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Tuning Linux for Oracle

This is a short post on how to tune Linux for running Oracle.

It wont cover the background directly but i am trying to give some links with further informations.

I am planning to improve it over the time.

Currently this article covers:

  • Partition Alignment
  • Choosing a file system
  • Optimizing ext3
  • Enable Huge Pages
  • Using Async and Direct IO
  • Tune Swapping Priority

Align Partitions

What it is? When creating partitions you have to ensure your file system blocks match exactly with your storage block layout. There are some further information here (esp. for running VMWARE with any operating system) or this great article here.

On Linux checking for alignment is quite easy when using fdisk. Instead of using “fdisk -l” for querying all partitions use “fdisk -lu” for querying partitions. This will show partitions start SECTOR (remember every sector equals to 512 bytes and 4 KB on some recent disks) as well:

# fdisk -lu

Disk /dev/sde: 2199.0 GB, 2199023255552 bytes
255 heads, 63 sectors/track, 267349 cylinders, total 4294967296 sectors
Units = sectors of 1 * 512 = 512 bytes

 Device Boot      Start         End      Blocks   Id  System
/dev/sde1              63  4294961684  2147480811   83  Linux

Disk /dev/sdf: 53.6 GB, 53687091200 bytes
64 heads, 32 sectors/track, 51200 cylinders, total 104857600 sectors
Units = sectors of 1 * 512 = 512 bytes

 Device Boot      Start         End      Blocks   Id  System
/dev/sdf1             128   104857599    52428736   83  Linux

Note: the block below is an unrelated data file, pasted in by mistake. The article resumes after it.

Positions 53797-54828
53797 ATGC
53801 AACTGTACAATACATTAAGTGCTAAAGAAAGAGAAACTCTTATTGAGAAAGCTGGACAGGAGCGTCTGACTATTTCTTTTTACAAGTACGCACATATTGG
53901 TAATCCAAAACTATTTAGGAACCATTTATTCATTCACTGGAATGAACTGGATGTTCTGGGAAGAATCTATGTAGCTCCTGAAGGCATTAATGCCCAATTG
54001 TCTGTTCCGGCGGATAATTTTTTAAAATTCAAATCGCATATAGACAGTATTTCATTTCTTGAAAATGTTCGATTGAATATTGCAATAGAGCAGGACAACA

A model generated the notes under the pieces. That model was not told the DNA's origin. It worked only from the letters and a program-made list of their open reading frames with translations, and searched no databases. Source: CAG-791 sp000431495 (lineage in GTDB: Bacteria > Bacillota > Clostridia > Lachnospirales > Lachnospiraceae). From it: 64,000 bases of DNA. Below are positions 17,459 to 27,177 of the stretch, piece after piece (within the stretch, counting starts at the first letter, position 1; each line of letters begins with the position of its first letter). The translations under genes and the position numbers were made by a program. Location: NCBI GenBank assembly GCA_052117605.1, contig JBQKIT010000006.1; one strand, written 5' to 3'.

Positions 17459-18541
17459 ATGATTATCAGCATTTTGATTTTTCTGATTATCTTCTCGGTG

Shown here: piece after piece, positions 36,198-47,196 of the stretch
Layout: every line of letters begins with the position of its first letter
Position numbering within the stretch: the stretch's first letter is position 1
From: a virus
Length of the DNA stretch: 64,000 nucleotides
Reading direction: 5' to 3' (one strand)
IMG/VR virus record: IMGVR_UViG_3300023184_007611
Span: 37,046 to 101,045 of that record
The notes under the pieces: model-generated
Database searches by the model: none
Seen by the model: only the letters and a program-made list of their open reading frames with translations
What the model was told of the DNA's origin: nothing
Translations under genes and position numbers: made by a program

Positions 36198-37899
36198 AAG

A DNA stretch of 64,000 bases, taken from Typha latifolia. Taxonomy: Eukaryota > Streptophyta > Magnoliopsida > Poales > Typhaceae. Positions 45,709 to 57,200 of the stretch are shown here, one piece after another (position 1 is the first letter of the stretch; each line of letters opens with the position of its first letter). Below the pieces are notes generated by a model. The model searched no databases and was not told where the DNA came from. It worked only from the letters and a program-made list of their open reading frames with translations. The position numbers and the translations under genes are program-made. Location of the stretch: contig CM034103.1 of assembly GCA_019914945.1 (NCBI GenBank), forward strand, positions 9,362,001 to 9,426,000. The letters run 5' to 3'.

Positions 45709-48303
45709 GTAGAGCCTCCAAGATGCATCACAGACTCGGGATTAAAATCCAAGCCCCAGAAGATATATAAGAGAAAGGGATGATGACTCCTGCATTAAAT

As you can see the first partitions on disk /dev/sde starts at sector 63 which is no way aligned. Partitions /dev/sdf1 is aligned cause it starts at sector 128 which is fine for all stripe configurations up to 64 KB stripe width.

Generally speaking  i strongly recommend to align your partitions. If you dont have stripe widths larger than 64 KB starting at sector 128 is fine.

When using ASM you need to align at 1 MB, i.e. 2048 sectors.

The following shows how to implement it with fdisk AFTER creating a partitions and BEFORE creating a file system:

[root@moloch oradata]# fdisk /dev/sde

Command (m for help): p

Disk /dev/sde: 2199.0 GB, 2199023255552 bytes
255 heads, 63 sectors/track, 267349 cylinders
Units = cylinders of 16065 * 512 = 8225280 bytes

 Device Boot      Start         End      Blocks   Id  System
/dev/sde1               1      267349  2147480811   83  Linux

Command (m for help): x

Expert command (m for help): b
Partition number (1-4): 1
New beginning of data (63-4294961684, default 63): 128
# fdisk -lu

Disk /dev/sde: 2199.0 GB, 2199023255552 bytes
255 heads, 63 sectors/track, 267349 cylinders, total 4294967296 sectors
Units = sectors of 1 * 512 = 512 bytes

 Device Boot      Start         End      Blocks   Id  System
/dev/sde1             128  4294961684  2147480811   83  Linux

Choose a file system

There are tremenous discussions which file system is the “best” on Linux. For running Oracle on Linux there is only one: ext3. This equals to Oracles recommendations (and my options as well).

Another options is – of course – ASM.

Creating the ext3 file system

When creating the file system for storing your database files you might want to change the ratio of created inodes per bytes. This is especially useful for shorten the periodic full file system check in ext3 (i outlined it in this post).

You can safely create a ext3 file system with only one inode per 1 MB space with:

mkfs.ext3 -T largefile <device>

Or even one inode per 4 MB with:

mkfs.ext3 -T largefile4 <device>

Remember you will need one inode per created file or directory. So i recommend this options only on file systems intended for usage by data files (this includes redo logs and even archive logs).